Crack addicts are turning YouTube chiropractors into huge viral stars

Aroon Phukeed / WIRED

The Y-Strap is a black, mostly fabric harness that looks like something from an S&M dungeon. In Joseph Cipriano’s YouTube videos, it’s placed behind the necks of prone patients who, in the moment before the crack, typically tense as if bracing for a crash.

Cipriano, a chiropractor based in Greenville, South Carolina, has become a YouTube sensation in the past 18 months, taking his channel from inception last March to more than 850,000 subscribers.

Every video follows the same arc: a patient describes their malady to a chiropractor with a great bedside manner, who then cracks them at different body points before the patient reveals they feel much better. “I literally watched every video I could find on the Y-Strap first,” says Xavier, a patient of Cipriano’s. “It’s pretty daunting to think you’re allowing someone to pull apart your spine like a Lego.”

“Coowaa,” goes the sound as Cipriano yanks the Y-Strap and patient’s skull away from their body: a mix of them being dragged and cracks that ricochet down the spine, caused by bubbles forming in the synovial fluid around joints. The noise is followed by either laughter, a grimace, or an emotional release that can include crying. “I feel like I just grew two inches,” says one woman.

In July alone, Cipriano gained over 150,000 subscribers, racked up 22 million views, and earned tens of thousands of dollars in ad revenue. What’s more, his three-day work schedule is booked out weeks in advance, with patients from all over the world drawn by the channel’s success.

Though chiropractors are not medical doctors, and the practice has been widely derided as unscientific, Cipriano treats people with ailments such as back pain, scoliosis, fibromyalgia, migraines, numb hands, and bad digestion, who are charged $200 (£158) a pop – or $100 if they consent to filming. And he isn’t alone: on YouTube, there are eight chiropractors with six-figure subscriber counts, while endless others play catch-up, and compilation videos with stolen clips get millions of views.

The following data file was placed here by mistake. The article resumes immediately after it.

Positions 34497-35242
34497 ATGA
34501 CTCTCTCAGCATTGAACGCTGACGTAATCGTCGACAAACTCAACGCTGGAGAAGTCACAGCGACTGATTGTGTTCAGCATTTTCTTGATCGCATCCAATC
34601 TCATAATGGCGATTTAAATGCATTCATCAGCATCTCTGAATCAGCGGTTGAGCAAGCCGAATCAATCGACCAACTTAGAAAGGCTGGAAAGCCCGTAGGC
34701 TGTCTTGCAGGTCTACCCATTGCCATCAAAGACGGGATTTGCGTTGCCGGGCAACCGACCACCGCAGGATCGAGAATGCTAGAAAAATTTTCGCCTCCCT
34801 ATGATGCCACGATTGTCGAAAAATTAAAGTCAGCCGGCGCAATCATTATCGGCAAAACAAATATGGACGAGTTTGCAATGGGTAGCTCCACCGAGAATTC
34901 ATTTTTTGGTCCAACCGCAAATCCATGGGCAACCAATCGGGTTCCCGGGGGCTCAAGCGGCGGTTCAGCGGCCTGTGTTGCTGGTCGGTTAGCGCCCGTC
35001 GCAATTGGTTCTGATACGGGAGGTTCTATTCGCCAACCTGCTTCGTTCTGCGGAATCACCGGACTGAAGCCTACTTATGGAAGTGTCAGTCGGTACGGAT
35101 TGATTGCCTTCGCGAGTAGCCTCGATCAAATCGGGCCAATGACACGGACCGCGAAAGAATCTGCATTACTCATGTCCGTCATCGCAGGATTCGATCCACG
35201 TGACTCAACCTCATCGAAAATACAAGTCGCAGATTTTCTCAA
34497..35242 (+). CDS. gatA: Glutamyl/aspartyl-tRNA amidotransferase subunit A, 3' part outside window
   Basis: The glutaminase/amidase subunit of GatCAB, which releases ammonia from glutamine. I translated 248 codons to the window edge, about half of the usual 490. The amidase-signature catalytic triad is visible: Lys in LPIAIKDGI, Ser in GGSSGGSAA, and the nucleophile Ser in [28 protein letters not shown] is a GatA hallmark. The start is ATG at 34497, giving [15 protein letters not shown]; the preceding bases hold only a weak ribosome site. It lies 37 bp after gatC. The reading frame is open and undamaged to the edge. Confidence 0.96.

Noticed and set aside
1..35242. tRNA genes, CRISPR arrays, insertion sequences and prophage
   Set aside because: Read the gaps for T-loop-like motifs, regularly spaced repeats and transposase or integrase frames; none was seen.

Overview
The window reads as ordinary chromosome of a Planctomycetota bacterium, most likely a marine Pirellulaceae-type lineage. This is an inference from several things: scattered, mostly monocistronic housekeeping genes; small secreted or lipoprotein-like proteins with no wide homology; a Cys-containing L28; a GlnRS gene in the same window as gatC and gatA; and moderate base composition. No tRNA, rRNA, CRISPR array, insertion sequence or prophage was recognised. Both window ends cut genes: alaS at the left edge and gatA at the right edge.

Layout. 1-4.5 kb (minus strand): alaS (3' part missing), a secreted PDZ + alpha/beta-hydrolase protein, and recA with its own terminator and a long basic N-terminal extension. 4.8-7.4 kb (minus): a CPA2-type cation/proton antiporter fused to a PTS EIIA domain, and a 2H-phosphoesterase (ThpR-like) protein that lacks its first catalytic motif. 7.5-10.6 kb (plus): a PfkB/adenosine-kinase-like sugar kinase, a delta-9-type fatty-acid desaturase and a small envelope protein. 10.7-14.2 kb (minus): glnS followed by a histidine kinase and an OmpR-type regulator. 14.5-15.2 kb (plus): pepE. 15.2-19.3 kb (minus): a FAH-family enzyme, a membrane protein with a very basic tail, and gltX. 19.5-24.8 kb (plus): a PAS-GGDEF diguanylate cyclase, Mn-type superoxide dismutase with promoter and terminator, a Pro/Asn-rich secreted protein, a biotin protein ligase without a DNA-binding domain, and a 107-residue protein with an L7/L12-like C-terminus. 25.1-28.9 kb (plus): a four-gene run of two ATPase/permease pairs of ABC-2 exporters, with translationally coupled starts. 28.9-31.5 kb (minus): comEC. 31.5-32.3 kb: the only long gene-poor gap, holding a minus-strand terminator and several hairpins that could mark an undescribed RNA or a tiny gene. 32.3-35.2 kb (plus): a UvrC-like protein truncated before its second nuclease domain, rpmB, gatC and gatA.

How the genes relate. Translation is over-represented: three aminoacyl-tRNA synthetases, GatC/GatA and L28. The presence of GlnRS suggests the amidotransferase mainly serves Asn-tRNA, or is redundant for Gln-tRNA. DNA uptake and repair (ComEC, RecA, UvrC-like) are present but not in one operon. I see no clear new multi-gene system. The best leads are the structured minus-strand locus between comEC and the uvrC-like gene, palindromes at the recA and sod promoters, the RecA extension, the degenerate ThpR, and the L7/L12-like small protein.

“The channel went viral, and people started calling from all over the country and emailing from all over the world,” says Brent Binder, a Pennsylvania-based chiro with 220,000 subscribers. “Then people just started showing up from hundreds of miles away.”

The predictability of these videos creates a hypnotic escapism which some viewers use as a sleep aid. Some are drawn to the sense of infallibility that the chiropractors project – they believe their techniques can cure anything, with a confidence that more scientific strains of medicine don’t have. Others just love the cracking sounds – in what is a new ASMR-style craze – while many identify with the pained patients.

The chiropractors themselves are endlessly compelling. With giant beard, elaborate hair, and Yeezys, Cipriano is kind of a hipster. Jason Worrall, a Los Angeles-based chiropractor with 750,000 subscribers, speaks with such enthusiasm that it’s hard not to admire it, fist bumping patients and using the word “brother” as much as the wrestler Hulk Hogan. Perhaps most compelling, though, is Gregory Johnson, a white-haired Houston-based chiro who moves liquid-like around his patients muttering “there we go” after a really loud crack.